You know those moments in your life that change everything? The first day of your dream job, a fantastic kiss, the first time you hold your new baby?
Well, mine was the day a good friend asked me if I knew about this book.
Now, I know what you’re thinking: A book? Really, Sarah, a book? Do you live in a dungeon?
No. This book will change the life of any writer, whether you’re a copywriter, a fiction writer, a poet, it doesn’t matter … you need this book on your desk. In fact, get rid of the family picture that’s taking up space, and replace it with this book. You already know what your family looks like, after all.
So just what is this wonder-livre? It’s a slim 164-page cheat sheet to human emotion: The Emotion Thesaurus (get it here). The table of contents has 75 different emotions to choose from, everything from adoration and annoyance to sympathy and worry. They even have resignation and nostalgia (big ones for us lazy, sensitive writer types). You just find the one you want to describe, flip to the page and boom, you get a whole passel of descriptions to use.
The Emotion Thesaurus authors even separates them by physical signals, internal sensations, mental reactions, cues of acute or long term emotion, and cues of suppressed emotion. This is great because not only can you avoid overused expressions like “My heart was beating out of my chest” or “I went completely numb” (BORING) but you can also show how other characters see what the main character is going through.
Not writing the next great American novel? Cool. Marketers can totally use The Emotion Thesaurus too. After all, we write copy for clients all the time that is supposed to be raw, visceral, moving … copy that describes the real, human experience. It’s just as useful as it is for chilling fight scenes in the Underworld. (What? Maybe that’s just what we write.)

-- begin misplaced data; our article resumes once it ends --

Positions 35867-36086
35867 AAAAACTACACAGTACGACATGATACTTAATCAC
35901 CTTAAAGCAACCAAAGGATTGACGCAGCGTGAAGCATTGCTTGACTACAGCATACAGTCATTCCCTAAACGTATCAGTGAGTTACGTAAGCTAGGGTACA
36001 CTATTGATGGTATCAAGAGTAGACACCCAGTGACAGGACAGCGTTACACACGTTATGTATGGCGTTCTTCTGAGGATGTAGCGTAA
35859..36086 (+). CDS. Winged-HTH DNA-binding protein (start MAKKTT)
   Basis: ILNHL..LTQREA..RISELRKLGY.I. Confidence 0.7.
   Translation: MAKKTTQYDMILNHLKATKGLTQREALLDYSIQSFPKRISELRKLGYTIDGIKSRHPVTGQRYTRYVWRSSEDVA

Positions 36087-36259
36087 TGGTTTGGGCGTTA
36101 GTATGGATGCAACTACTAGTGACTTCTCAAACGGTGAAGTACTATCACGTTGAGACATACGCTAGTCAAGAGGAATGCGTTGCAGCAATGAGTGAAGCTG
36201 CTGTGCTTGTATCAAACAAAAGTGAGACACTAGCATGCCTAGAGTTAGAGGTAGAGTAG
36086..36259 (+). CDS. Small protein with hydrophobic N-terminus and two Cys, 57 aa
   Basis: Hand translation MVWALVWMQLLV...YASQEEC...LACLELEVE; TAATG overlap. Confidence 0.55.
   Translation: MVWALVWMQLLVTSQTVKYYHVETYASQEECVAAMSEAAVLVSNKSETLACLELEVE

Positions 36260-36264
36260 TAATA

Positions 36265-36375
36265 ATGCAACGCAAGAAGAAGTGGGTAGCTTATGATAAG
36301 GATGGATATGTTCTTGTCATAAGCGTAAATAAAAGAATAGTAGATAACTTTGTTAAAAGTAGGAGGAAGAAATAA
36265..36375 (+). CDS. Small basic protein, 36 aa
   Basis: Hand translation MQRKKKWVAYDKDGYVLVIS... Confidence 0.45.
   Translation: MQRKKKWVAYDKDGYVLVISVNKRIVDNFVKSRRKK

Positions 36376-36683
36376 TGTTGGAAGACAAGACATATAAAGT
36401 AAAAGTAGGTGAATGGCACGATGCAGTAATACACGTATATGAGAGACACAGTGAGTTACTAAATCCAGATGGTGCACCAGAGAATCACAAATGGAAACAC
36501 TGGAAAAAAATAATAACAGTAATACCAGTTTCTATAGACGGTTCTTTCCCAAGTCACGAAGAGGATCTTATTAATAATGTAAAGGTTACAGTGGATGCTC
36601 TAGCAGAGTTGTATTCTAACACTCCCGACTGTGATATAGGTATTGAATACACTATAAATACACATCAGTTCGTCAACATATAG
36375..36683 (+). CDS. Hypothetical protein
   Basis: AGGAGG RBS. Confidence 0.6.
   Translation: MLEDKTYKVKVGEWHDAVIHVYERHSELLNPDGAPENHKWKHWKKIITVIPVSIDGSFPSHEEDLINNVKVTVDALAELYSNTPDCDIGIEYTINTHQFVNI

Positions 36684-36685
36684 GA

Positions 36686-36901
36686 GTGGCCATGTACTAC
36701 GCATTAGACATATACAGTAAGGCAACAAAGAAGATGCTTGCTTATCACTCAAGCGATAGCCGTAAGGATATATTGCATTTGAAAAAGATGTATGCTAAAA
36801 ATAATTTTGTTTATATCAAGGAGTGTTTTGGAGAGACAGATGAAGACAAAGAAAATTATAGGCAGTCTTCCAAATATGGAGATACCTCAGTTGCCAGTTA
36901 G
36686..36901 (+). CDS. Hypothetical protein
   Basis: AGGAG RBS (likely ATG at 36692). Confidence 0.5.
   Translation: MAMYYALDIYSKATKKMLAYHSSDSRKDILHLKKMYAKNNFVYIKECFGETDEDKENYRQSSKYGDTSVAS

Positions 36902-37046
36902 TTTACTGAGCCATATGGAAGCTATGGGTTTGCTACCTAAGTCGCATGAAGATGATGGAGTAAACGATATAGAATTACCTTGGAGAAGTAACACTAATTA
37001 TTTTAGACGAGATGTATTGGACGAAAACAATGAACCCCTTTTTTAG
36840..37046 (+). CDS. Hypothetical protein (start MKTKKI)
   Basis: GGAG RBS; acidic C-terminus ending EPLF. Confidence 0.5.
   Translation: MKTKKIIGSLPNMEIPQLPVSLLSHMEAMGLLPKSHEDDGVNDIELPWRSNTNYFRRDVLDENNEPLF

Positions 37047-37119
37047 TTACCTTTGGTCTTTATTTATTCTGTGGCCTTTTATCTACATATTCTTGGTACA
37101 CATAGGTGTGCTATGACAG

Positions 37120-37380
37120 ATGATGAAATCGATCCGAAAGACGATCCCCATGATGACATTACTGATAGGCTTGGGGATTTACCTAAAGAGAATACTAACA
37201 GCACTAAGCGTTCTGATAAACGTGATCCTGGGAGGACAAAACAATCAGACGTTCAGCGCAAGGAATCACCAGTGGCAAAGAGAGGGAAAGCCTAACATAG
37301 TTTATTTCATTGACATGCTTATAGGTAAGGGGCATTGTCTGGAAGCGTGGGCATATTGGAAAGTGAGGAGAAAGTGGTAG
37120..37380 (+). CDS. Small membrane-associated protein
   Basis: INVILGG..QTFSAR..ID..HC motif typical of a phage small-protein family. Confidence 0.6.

The truth is, we all are guilty of getting stuck in the rut of using cliché expressions to describe what we’re going through. We are not a society that is always in tune with how our emotions manifest in our bodies, yet it’s one of the most compelling tools to a reader. As my writing teacher in elementary school always said, “Show us, don’t tell us.”
Or maybe she was the one who said, “Say it, don’t spray it.”
… Anyway, now every time you have to describe what a character is feeling, you can just flip through this handy reference book. Whether you need a physical description or the description of a mental process, it’s all there.
So get it here. If you’re a writer, business owner, newsletter sender or even Stephen King, you need The Emotion Thesaurus. Seriously, I now buy this book as a gift for every writer I know, and a few ex-boyfriends too. They also need help with emotional cues.
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